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Angry of the Potomac
The Din Out of Deceivers’ Den

Look who's flossing Bush's teeth now

Why is it still news when an ex-Bush administration flunkey reveals that Mr. Bush and Karl Rove are liars, that they relied on “propaganda” to sell the Iraq war, that Bush took self-delusion to heights once reserved for McKinley and the mountain that should never have been named after him, that Bush and his loyalists operated like a junta and the press let them get away with it?

As press secretary, Scott McClellan was the pudgy-faced front of the Bush administration from July 2003 to April 2006. He did what his predecessor, Ari Fleischer and his successors, Tony Snow and that lost Playboy bunny, were hired to do: craftily lie, deceive, disguise, misguide, beguile, defraud, swindle and chicane the press at every fabricated turn.

Now he’s come out with a tell-all book that tells us what’s been obvious, roughly speaking, since the summer of 2000, when Bush was in his first run for the presidency.

 

Bush insiders are upset. And the New York Times, ever the ultimate White House spokesman, gives us a story that, rather than focusing on some possibly fresh revelations in the book itself, angles its way from the White House’s hurt feelings: “The White House reacted negatively today to scathing criticisms of President Bush and members of his inner circle that appear in a new memoir” written by McClellan, “who was forced out in 2006 after three tumultuous years.”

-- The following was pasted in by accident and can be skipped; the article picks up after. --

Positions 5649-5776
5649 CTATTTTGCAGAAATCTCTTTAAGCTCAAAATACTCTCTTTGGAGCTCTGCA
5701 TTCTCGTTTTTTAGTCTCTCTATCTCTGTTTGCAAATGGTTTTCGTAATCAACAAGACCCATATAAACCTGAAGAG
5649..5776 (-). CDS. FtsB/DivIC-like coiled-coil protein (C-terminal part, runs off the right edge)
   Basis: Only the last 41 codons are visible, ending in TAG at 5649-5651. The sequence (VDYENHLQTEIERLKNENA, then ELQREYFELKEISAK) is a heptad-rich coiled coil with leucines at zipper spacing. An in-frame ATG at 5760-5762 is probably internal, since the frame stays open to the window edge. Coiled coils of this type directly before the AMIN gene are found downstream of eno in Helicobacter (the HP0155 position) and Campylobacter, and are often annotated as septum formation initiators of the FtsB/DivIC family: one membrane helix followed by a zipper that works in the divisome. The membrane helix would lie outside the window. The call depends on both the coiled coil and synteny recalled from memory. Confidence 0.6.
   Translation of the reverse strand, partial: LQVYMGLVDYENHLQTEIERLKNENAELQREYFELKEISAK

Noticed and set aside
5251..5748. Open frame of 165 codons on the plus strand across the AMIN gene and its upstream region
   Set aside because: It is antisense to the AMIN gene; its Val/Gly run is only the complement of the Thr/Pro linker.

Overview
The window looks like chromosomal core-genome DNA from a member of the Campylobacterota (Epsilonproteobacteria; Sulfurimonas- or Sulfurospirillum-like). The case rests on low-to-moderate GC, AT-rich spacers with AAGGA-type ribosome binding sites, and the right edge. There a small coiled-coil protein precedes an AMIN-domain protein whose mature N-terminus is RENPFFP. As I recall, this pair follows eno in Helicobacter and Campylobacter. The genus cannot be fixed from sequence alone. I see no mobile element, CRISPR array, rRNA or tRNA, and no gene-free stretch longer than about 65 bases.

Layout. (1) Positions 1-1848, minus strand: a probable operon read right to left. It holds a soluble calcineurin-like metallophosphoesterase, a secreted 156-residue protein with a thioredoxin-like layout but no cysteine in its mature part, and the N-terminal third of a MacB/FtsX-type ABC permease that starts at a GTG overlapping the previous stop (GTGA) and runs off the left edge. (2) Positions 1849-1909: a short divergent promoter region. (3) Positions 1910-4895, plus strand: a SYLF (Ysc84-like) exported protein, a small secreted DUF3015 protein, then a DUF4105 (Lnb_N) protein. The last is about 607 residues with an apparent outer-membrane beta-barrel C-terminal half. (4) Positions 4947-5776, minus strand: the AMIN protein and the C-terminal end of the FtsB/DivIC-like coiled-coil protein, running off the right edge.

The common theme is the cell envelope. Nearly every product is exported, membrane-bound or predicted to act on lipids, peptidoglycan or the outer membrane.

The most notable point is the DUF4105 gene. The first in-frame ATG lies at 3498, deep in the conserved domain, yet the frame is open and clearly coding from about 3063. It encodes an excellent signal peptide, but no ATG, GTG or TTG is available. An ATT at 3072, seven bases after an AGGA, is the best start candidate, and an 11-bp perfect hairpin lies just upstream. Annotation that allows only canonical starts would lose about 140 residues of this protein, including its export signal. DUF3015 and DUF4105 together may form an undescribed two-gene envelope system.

The Times turns over the third paragraph to the bunny, who calls McClellan “sad” and “not the Scott we knew”—the talking point, incidentally, that made its way around the White House before sundown: Karl Rove used the same words, as will the runners assigned to roadkill McClellan on the coming Sunday chat shows. The question remains: why is any of this still news, and why is the Times still playing page-one apologist to a nullity’s postcript?

McClelland’s former fans think they have a point. Why, they ask, did he wait this long to make his grievances? Why not do so when he was inside the White House? Of course, he did. And he was fired for it. At his parting, Bush said: “One of these days he and I are going to be rocking on chairs in Texas, talking about the good old days and his time as the Press Secretary. And I can assure you I will feel the same way then that I feel now, that I can say to Scott, job well done.”

For this, anyway.

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